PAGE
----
2003 Angola Boeing 727 disappearance

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2003 Angola Boeing 727 disappearance
Boeing 727-223 of American Airlines Chicago O'Hare.jpg
N844AA, the aircraft involved, in 1989
DateMay 25, 2003 (2003-05-25)
SummaryDisappearance; presumed theft, but whereabouts unknown
SiteQuatro de Fevereiro Airport, Luanda, Angola
08°51′30″S 13°13′52″E / 8.85833°S 13.23111°E / -8.85833; 13.23111Coordinates: 08°51′30″S 13°13′52″E / 8.85833°S 13.23111°E / -8.85833; 13.23111
Aircraft typeBoeing 727-223
OperatorAerospace Sales & Leasing (ex. American Airlines)
Flight originQuatro de Fevereiro Airport, Luanda, Angola
Occupants2 (Unconfirmed)

On 25 May 2003, a Boeing 727, registered N844AA, was stolen at Quatro de Fevereiro Airport, Luanda, Angola,[1] prompting a worldwide search by the Federal Bureau of Investigation (FBI) and Central Intelligence Agency (CIA). No trace of the aircraft has since been found.


The aircraft involved was a Boeing 727-223 manufactured in 1975 and formerly operated by American Airlines for 25 years. Its last owner was reported to be a Miami-based company called Aerospace Sales & Leasing.[2] The aircraft had been grounded at Quatro de Fevereiro Airport, Luanda, and sat idle for 14 months, accruing more than $4 million in unpaid airport fees. It was one of two aircraft at the airport that were in the process of being converted for use by IRS Airlines.[3] The FBI described it as "...unpainted silver in color with a stripe of blue, white, and red. The [aircraft] was formerly in the air fleet of a major airline, but all of the passenger seats have been removed. It is outfitted to carry diesel fuel."[4]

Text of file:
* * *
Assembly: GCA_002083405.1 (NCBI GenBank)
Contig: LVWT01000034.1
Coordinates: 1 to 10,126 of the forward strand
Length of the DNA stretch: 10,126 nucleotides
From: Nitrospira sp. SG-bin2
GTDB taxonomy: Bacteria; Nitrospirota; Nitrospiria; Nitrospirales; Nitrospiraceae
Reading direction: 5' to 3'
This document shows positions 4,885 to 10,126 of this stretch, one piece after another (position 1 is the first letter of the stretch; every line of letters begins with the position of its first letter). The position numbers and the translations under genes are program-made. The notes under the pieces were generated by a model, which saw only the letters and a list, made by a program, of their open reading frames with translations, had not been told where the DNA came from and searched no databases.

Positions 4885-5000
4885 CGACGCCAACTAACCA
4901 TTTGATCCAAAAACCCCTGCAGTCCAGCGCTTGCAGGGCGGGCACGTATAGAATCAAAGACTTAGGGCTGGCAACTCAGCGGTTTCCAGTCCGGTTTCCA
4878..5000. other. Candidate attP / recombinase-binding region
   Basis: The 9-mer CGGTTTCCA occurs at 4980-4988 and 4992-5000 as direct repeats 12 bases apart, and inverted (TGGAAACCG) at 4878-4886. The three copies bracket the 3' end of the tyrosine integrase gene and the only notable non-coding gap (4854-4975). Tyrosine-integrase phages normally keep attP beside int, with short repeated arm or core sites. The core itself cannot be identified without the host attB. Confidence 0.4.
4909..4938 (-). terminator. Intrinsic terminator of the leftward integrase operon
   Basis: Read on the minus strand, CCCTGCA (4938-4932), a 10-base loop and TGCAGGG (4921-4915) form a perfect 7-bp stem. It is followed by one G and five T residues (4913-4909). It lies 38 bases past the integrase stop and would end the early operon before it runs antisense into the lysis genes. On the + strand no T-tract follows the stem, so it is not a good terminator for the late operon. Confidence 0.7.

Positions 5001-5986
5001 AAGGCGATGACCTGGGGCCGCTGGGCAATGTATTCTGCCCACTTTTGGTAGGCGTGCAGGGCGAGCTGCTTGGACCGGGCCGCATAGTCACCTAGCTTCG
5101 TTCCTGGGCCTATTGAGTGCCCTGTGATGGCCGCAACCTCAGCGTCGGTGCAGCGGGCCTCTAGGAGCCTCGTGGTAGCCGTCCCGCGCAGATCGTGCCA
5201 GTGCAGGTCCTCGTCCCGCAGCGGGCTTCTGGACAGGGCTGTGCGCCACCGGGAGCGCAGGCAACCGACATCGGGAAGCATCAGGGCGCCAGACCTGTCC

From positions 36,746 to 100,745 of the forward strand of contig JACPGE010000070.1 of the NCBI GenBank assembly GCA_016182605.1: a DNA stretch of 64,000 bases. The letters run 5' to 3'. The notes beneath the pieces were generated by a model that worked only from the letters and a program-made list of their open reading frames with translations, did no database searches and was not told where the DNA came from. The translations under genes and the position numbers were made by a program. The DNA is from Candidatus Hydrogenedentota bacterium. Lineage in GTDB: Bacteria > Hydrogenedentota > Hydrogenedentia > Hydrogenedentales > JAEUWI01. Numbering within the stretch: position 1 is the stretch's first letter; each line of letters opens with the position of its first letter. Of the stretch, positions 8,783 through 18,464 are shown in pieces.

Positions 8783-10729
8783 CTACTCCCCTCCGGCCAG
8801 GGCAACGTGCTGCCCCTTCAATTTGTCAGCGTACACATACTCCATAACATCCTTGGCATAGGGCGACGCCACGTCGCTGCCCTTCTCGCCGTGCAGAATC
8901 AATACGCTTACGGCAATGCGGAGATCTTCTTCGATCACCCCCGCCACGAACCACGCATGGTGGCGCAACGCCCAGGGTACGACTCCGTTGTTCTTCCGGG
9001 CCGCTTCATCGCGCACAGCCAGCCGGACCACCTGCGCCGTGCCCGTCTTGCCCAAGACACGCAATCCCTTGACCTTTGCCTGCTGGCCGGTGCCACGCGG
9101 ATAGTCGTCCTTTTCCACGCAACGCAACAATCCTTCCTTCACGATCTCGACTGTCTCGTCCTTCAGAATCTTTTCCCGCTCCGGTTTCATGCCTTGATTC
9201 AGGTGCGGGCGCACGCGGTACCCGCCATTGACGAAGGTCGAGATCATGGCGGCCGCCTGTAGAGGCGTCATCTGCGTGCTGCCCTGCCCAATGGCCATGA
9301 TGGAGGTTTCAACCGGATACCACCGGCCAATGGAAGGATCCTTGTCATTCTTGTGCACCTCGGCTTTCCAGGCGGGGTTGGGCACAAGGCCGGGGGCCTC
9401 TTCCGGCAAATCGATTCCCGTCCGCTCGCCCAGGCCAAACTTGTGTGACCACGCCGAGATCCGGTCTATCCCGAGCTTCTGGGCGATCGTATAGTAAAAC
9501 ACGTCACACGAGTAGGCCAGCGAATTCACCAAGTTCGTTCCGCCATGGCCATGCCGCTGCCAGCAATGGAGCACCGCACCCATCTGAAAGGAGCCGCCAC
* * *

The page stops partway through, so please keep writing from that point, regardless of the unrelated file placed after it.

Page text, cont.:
It is believed that on May 25, 2003, shortly before sunset (likely to be 17:00 local time), two men boarded the aircraft. One of them was American pilot and flight engineer Ben C. Padilla.[5] The other, John M. Mutantu, was a hired mechanic from the Republic of the Congo.[1] Neither man was certified to fly a Boeing 727, and needed an additional crew member to fly the aircraft. Padilla is believed by U.S. authorities to have been at the controls.[6] An airport employee reported seeing only one person on board the aircraft at the time;[7] other airport officials stated that two men had boarded the aircraft before the incident.[8][9]

The aircraft began taxiing without communicating with the control tower. It maneuvered erratically and entered a runway without clearance. The tower officers tried to make contact, but there was no response. With no lights, the aircraft took off, heading southwest over the Atlantic Ocean before disappearing.[1] Before the incident, the aircraft was filled with 53,000 litres (14,000 US gal) of fuel, giving it a range of about 2,400 kilometres (1,500 mi; 1,300 nmi).[9] Neither the aircraft nor the two men have been seen since and no debris from the aircraft has been found on land or sea.[1]


Padilla's sister, Benita Padilla-Kirkland, told the South Florida Sun-Sentinel in 2004 that her family suspected that he had been flying the aircraft and feared that he subsequently crashed somewhere in Africa or was being held against his will;[10] a theory with which Aerospace Sales & Leasing president Maury Joseph, who had examined the plane two weeks before its disappearance, agreed. However, U.S. authorities have suspected that Joseph's history of accounting fraud played a part, believing that the plane's theft was either caused by a business feud or resulted from a scam.[5]